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Narrative Art: What Does That Mean?

Narrative Art

What is narrative art?  Let me start by saying I have a deep love for art, but there is so much for me to learn.  I had no idea there was so much to learn, but hopefully we can learn together.

Let’s start with a basic definition: Narrative art is art that tells a story.  Wikipedia has a much longer description if you want to read more, https://en.wikipedia.org/wiki/Narrative_art. Early in world history art was used to tell stories and was used before literacy grew to the masses.

letter pressMy indoctrination into narrative art begins with Ke Francis.  When Ke Francis moved back to Tupelo nearly two years ago, he dropped by the gallery to meet me.  He said that since being back home, he needed to be represented by his hometown art gallery.  I was so honored!  For years I had heard about Ke Francis and his mark on art in our country, not just our state.  Ke had recently retired as the Dean of Art at the University of Central Florida and is an internationally known and collected contemporary narrative artist.  He is also one of the most prolific artist I know.  He works in his studio all day!  I mean all day, not just a couple hours, it’s from dusk to dawn.  He recently mentioned that since he is getting a bit older, he still has so much to create and wants to be sure he doesn’t run out of time before he’s done.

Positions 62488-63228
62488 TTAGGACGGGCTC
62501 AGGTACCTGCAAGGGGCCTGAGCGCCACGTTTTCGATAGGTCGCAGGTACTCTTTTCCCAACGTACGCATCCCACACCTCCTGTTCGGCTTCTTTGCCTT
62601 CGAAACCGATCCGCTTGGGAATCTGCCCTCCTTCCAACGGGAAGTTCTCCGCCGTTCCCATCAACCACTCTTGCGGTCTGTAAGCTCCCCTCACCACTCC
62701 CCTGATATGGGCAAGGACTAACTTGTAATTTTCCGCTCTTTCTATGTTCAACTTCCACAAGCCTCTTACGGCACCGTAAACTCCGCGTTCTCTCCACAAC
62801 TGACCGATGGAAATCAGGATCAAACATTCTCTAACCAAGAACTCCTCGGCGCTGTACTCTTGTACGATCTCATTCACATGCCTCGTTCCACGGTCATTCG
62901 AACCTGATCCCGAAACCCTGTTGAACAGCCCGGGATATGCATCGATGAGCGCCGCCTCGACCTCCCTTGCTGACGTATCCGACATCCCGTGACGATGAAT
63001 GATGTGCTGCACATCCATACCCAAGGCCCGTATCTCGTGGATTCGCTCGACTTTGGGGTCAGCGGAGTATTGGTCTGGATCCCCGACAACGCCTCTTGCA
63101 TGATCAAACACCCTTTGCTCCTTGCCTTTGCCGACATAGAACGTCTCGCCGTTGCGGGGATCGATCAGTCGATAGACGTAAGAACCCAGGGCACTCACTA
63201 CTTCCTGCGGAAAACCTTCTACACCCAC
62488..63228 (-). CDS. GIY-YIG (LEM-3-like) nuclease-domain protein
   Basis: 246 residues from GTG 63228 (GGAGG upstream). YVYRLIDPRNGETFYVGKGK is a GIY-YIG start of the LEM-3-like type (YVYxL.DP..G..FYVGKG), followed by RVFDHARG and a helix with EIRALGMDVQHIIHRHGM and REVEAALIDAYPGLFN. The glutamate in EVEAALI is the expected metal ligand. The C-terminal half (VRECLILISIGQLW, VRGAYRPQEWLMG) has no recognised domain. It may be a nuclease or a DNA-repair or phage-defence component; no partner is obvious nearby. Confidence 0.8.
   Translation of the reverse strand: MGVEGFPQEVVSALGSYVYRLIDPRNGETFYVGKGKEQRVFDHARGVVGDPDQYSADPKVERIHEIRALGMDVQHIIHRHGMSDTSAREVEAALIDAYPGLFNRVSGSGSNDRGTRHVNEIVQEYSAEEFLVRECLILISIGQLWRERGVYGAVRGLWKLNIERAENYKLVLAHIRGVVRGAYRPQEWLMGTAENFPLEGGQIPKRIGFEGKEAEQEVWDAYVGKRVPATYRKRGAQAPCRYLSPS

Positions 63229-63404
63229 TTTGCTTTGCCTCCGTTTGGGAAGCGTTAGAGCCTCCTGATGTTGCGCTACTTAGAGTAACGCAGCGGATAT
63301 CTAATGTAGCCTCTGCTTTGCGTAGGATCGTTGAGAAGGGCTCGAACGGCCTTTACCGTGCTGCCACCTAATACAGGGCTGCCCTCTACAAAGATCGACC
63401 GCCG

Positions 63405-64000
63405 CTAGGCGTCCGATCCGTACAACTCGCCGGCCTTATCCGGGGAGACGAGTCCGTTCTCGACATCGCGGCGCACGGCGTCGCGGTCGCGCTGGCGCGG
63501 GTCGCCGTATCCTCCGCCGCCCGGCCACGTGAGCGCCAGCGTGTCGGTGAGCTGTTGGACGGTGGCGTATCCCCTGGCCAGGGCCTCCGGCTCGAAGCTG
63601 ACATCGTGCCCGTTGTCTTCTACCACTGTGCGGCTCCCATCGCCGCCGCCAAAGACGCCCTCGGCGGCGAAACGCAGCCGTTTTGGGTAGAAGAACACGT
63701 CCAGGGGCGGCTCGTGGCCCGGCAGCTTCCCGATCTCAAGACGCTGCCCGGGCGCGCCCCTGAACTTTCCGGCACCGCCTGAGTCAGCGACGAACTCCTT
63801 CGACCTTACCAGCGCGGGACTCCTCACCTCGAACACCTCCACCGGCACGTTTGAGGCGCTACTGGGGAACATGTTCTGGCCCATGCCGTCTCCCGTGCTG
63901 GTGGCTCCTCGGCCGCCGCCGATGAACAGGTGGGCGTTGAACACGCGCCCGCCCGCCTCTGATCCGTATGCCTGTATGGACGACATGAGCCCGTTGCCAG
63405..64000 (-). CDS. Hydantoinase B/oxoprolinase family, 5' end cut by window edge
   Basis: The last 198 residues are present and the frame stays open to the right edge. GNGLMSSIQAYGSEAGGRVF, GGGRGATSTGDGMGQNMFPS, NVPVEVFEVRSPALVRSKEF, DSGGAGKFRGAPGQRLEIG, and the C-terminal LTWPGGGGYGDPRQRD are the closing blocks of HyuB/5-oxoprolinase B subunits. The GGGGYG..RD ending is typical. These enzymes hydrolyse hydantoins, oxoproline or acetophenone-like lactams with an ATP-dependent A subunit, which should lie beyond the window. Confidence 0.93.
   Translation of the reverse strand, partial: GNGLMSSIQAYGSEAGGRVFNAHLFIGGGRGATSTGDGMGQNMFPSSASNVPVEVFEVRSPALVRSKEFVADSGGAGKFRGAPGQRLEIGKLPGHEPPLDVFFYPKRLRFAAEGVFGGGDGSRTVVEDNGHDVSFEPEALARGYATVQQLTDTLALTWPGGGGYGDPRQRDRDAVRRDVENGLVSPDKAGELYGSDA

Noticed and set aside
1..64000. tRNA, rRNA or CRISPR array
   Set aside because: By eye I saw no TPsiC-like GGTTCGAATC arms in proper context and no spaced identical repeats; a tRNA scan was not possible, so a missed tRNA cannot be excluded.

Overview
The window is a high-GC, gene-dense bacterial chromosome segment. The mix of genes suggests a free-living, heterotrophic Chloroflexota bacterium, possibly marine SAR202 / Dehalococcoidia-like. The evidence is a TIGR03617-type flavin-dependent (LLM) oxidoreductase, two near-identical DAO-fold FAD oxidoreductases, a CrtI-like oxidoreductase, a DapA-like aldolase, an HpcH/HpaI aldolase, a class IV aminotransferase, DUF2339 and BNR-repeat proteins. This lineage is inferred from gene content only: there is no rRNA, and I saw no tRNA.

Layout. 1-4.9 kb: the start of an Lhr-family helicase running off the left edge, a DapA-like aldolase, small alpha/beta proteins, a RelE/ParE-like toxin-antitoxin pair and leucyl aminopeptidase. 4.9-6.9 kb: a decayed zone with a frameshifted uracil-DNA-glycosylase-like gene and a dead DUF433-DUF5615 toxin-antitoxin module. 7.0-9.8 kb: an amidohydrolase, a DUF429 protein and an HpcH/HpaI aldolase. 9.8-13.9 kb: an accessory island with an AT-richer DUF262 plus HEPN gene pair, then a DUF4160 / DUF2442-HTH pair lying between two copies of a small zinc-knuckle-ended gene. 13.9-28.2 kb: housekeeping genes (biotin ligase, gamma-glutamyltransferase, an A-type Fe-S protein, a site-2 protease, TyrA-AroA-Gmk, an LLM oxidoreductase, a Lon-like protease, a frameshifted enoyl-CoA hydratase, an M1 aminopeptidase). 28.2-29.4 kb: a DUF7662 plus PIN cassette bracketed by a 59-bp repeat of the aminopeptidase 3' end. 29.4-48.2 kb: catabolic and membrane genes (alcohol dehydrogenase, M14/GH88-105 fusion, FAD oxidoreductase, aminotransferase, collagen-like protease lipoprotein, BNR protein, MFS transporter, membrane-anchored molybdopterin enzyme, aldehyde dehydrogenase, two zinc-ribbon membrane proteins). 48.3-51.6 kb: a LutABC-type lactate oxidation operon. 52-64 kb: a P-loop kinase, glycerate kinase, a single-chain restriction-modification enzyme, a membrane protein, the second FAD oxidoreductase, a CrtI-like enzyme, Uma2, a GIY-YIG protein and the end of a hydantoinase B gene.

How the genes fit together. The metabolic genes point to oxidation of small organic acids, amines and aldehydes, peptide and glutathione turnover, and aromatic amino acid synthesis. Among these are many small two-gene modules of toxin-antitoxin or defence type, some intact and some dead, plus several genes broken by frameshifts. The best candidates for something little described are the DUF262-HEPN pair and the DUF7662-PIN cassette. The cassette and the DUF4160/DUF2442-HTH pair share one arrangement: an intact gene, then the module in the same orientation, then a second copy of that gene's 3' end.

letter press Most of Ke’s work has centered around the 1936 Tupelo Tornado.  Although, he has done quite a bit of collaborative work with other artists and with other themes.  His pieces always have a story to tell or are pieces created from a story he has written.  Ke will typically write a book, illustrate it and print it himself.  When I say print, it’s more then just sending a digital document to the printer and having the pages printed out on copy paper.  And it’s not sending to a publisher where so many eyes review and edit it.  It’s a process I had never seen before.


letter pressThe letterpresses in the studio of Ke Francis are a step back in time when books were first replicated for the masses.  He has about 7 presses and uses them all for different results, some for books and some for printing woodcut prints.  Each letter of a page is hand placed on the press, printed and then changed for the next page.  Then he will print the illustrations to go with the book, make the cover, then bind it.  Talk about a passion for detail and very time consuming, but the results are beyond anything you can find today in bookstores.

Fortunately, Ke prints many of these illustrations on a large format press so we can enjoy them in our homes.  By saying prints, it’s not the commercially produced prints we find in large retail stores.  His prints originate as original paintings, then these images are replicated on wood, in reverse view, and carved out by hand into a woodcut.  These woodcuts are then used to print the images in various inks and often hand colored by the artist.  Everything done by hand.

The process of Ke’s narrative art is so fun to watch. These photos don’t do justice to all that goes on in his studio. To learn more about Ke Francis and the Hoopsnake Press studio, check out his website.  http://www.hoopsnakepress.com/

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